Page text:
One further clarification; on the people that died of types 1-5, you would include the records that you have while they were still alive, but not the record indicating that they had died, and obviously, since you have no more data on them, no records after the point which they had died.
----- Original Message -----
To: SAS-L@LISTSERV.UGA.EDU ; coreklenelim@YAHOO.COM
Sent: Tuesday, September 23, 2008 10:25 AM
Subject: Re: Re: Competing Risks for Dummies
I'm not an expert, but I did take the Survival Analysis using the Proportional Hazards Model course from SAS Institute. I would highly recommend taking the course; there is a 50% academic discount and it is offered via Live Web.
In the course, we learned about censored events, and I am wondering if since you are interested in modeling the probability of the 6th type of event, whether a death of event types 1-5 might be considered a "censored" event, sort of like someone dropping out of a clinical trial. Then you could get your data to be something like this:
status 0=alive, 1=died of type 6 (you would drop records of anybody who died of types 1-5)
and so forth, for all of your independent variables.
Then in the course we often used Proc PHREG, like this:
proc phreg data=set1 simple;
model days_since_study_start*status(0)= independent_var1 independent_var2/ties=exact r1;
Hope that helps; but would definately recommend consulting with your statisticians and also taking the SAS course!
----- Original Message -----
From: Shawn Haskell
Sent: Tuesday, September 23, 2008 8:50 AM
Subject: Re: Competing Risks for Dummies
On Sep 22, 12:13 pm, coreklene...@YAHOO.COM (Darren Oz) wrote:
> A desperate newbie will greatly appreciate your help.
> First, let me try to identify my problem. I have a disease dataset where
> the response variable has 7 levels: 0 means "still alive" and 1-6 stands
> for 6 causes of death. A person might appear multiple times in the dataset
> and the response variable will be a 0 if the end-of-month status of a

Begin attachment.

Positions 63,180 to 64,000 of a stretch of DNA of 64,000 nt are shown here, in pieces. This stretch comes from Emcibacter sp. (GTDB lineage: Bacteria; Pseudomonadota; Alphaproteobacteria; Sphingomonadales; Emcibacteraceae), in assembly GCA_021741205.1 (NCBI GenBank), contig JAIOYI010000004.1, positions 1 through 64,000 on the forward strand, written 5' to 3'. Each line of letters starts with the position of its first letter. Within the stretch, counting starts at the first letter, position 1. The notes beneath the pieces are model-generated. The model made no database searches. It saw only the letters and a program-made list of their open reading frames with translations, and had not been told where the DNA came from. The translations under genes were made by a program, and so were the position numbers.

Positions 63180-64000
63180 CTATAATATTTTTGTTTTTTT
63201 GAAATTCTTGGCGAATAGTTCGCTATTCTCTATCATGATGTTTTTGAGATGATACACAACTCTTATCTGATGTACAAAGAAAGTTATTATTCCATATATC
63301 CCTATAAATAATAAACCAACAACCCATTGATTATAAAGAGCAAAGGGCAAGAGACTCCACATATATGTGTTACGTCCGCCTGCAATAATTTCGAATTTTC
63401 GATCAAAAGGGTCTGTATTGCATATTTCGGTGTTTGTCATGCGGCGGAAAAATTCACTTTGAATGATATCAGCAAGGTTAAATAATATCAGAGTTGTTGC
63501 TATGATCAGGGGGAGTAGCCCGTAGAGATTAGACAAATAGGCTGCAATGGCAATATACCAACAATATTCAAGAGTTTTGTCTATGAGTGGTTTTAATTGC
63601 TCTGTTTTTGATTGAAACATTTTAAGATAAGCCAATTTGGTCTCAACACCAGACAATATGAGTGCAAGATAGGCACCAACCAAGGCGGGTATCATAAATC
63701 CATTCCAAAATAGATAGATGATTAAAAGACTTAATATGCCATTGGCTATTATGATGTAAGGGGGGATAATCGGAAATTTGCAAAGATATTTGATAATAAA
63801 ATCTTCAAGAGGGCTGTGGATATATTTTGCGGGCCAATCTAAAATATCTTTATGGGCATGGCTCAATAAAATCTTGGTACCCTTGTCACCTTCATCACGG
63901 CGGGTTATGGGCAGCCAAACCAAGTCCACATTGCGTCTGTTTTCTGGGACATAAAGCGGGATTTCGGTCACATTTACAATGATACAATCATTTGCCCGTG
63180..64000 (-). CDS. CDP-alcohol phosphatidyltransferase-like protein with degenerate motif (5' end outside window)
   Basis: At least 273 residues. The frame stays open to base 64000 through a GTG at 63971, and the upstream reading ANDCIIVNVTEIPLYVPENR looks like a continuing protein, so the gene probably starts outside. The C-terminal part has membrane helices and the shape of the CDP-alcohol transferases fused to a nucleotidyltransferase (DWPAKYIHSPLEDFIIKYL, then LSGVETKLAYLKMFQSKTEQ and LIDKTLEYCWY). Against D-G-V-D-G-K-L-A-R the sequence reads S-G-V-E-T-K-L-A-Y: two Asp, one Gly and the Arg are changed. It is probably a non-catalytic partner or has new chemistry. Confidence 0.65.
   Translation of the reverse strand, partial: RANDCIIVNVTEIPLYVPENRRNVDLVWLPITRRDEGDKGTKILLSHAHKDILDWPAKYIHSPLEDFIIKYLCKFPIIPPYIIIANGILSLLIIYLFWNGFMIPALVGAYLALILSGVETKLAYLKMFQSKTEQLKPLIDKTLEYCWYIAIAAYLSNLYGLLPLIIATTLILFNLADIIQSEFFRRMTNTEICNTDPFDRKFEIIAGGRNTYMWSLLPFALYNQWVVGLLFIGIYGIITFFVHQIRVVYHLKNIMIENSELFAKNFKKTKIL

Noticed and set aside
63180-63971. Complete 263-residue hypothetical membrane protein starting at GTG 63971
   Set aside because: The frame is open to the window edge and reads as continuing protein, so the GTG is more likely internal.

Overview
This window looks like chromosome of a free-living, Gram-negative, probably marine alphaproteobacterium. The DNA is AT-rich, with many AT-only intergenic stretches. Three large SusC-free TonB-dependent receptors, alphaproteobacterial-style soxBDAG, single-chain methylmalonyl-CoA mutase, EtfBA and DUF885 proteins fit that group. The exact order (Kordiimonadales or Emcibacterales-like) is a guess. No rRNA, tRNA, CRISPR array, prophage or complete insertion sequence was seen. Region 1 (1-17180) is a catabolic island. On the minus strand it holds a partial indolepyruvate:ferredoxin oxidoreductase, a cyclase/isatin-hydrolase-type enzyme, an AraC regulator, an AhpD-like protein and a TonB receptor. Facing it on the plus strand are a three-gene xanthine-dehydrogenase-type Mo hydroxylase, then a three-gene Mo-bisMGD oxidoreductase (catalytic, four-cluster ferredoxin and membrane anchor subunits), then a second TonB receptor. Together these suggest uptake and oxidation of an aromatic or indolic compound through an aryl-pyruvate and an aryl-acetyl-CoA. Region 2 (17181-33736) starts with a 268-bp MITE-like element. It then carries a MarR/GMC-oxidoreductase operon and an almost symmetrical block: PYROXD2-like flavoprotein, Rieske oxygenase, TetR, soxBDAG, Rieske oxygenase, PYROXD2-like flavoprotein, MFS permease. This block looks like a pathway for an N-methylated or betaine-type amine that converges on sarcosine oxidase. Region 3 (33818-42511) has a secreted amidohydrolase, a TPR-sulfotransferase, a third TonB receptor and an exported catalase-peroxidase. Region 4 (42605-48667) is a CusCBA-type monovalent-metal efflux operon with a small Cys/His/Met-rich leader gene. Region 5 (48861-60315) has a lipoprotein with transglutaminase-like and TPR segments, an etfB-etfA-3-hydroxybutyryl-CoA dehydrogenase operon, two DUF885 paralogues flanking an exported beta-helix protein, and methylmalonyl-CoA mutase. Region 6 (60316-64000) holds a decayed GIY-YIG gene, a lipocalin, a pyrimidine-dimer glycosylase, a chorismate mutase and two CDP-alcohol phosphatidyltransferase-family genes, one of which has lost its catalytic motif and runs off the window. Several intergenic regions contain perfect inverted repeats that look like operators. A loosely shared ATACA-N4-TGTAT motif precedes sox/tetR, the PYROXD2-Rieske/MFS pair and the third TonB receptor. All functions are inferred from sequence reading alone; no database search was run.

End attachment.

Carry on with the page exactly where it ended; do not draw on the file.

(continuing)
> person is alive. The month the person dies is when the response variable
> will be something between 1 and 6 I won't be seeing that person anymore.
> Now, I want to focus on the probability of one cause of death, enumerated
> as 6, for all the people in my holdout period. In other words, I want to
> model the deaths using my historical data and "score" it on my holdout to
> calculate the average deaths of one particular cause.
> My Google and SAS-L search gave me the idea of using Competing Risks
> survival analysis for this problem. I have the "Survival Analysis Using
> SAS: A Practical Guide" book, however, I am not a stats person and it's
> impossible for me to do all the stuff myself. Could someone shed a light
> on this subject?
Darren, it sounds like your project may be important enough to seek
professional biometrics help. FYI, the Kleinbaum and Klein text
"Surival Analysis: a self-learning text" is a good introduction to
survival analyses with a chapter on competing risks and some SAS
code. i used the information in this text to run a Lunn-McNeil
competing risks analysis for some deer fawn survival data (i.e.,
sickness-starvation vs. predation). I recall that it took
considerable care to set up the input Excel file with just 2 competing
risks; 6 competing risks would take greater care but should be
doable. Cox proportional hazards (PH) is the standard (PROC PHREG or
PROC TPHREG) when the question regards hazard risk of given covariates
- not timing of the event (PROC LIFEREG used for questions of
timing). Monthly analyses may not be necessary or appropriate. For
Cox PH you need to test the time-independence PH assupmtion for
covariates and extend the model if necessary - there are different
ways to do this. In any style of competing risks analyses, the
standard survival analysis assumption of noninformative censorships
also means that competing risks are independent - for my analysis it
meant that risk of predation was not influenced by risk of sickness-
starvation - this may or may not not be true and requires careful
thought and interpretation. Competing risks are tricky - good luck.